This preview has intentionally blurred sections. Sign up to view the full version.View Full Document
Unformatted text preview: ENGRI 1101 Engineering Applications of OR Fall ’08 Handout 12 Lectures on Linear Programming Problems 1 Motivating Example Manufacturing planning problem A fine tableware manufacturing company produces a line of stylish wine glasses, which come in two sizes: 6 oz. and 10 oz. The manager of the facility that produces these glasses is trying to decide how many glasses of each type to produce for sale during the upcoming holiday season. Each case of 6 oz. glasses manufactured and sold at full price brings in a net profit of $5.00, while each case of 10 oz. glasses manufactured and sold at full price brings in a net profit of $4.50. In deciding on the production plan, the manager is facing the following considerations: • Based on prior years, an estimate of the demand for the glasses at their full (non-discounted) retail price has been obtained: 800 cases of 6 oz. glasses and 1,000 cases of 10 oz. glasses. To maintain the exclusive image of the brand, the company does not want to produce more than the estimated demand figures suggest they can sell at full price. • The glasses are produced on the same machines, but a case of 6 oz. glasses requires more time to manufacture (more detailed work is required). In particular, each case of 6 oz. glass requires 6 hours of machine time, while each case of 10 oz. glasses requires 4 hours of time. During the production cycle, a limited amount — 6,000 hours — of machine time will be available. • To better balance the production process, the manager would like to restrict the proportion of larger glasses produced. In particular, 6 oz. glasses should constitute at least 40% of the total amount produced. The goal is to maximize the profit generated by the glasses, while complying with all the considerations described above. Assuming that the full-price demand estimates above are accurate, what is the best production plan the manager can propose? Output (decision variables): • x 1 — number of cases (in 100s) of 6 oz. glasses to manufacture • x 2 — number of cases (in 100s) of 10 oz. glasses to manufacture Constraints: • Do not exceed available machine hours: 6 x 1 + 4 x 2 ≤ 60 • At least 40% of cases are 6 oz. glasses:- 3 x 1 + 2 x 2 ≤ • Do not exceed demand for each type of glasses (and nonnegativity): 0 ≤ x 1 ≤ 8 and 0 ≤ x 2 ≤ 10 Objective function: • Maximize net profit: max5 x 1 + 4 . 5 x 2 (in $100’s) 1 Putting it all together, we get the following mathematical programming problem: max 5 x 1 + 4 . 5 x 2 s . t . 6 x 1 + 4 x 2 ≤ 60- 3 x 1 + 2 x 2 ≤ ≤ x 1 ≤ 8 ≤ x 2 ≤ 10 2 LP defined The above mathematical programming problem is, in fact, of a very special kind: it’s called a linear program- ming problem, because the objective function is a linear function of the variables, and all the constraints are expressed as linear inequalities on the variables.expressed as linear inequalities on the variables....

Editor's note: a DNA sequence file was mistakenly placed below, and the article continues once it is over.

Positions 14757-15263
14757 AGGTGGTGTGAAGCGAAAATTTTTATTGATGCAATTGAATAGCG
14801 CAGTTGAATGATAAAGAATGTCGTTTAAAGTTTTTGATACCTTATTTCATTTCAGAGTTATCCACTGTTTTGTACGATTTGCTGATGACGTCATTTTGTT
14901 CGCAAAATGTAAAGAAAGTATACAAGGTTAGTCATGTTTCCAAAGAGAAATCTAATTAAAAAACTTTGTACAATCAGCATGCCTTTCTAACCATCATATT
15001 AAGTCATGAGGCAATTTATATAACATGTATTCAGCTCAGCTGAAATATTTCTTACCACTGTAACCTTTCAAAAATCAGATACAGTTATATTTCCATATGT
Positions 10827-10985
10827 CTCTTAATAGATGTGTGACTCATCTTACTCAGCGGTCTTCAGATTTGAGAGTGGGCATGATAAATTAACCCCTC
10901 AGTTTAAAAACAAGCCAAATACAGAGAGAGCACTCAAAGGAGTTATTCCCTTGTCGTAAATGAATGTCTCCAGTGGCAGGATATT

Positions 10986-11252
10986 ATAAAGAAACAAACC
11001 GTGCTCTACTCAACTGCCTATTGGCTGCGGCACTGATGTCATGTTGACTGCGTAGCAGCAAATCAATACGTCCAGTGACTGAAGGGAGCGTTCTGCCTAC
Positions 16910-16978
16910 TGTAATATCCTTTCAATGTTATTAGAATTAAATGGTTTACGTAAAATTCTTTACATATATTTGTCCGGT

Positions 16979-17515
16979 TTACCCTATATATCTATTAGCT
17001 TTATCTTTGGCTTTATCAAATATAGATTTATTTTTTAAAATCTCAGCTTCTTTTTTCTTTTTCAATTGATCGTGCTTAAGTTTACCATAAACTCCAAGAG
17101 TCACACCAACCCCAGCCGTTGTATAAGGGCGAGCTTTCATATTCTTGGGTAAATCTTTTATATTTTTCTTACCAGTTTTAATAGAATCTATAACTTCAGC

View Full Document
This note was uploaded on 11/12/2009 for the course ENGRD 2700 taught by Professor Staff during the Spring '05 term at Cornell.
- Spring '05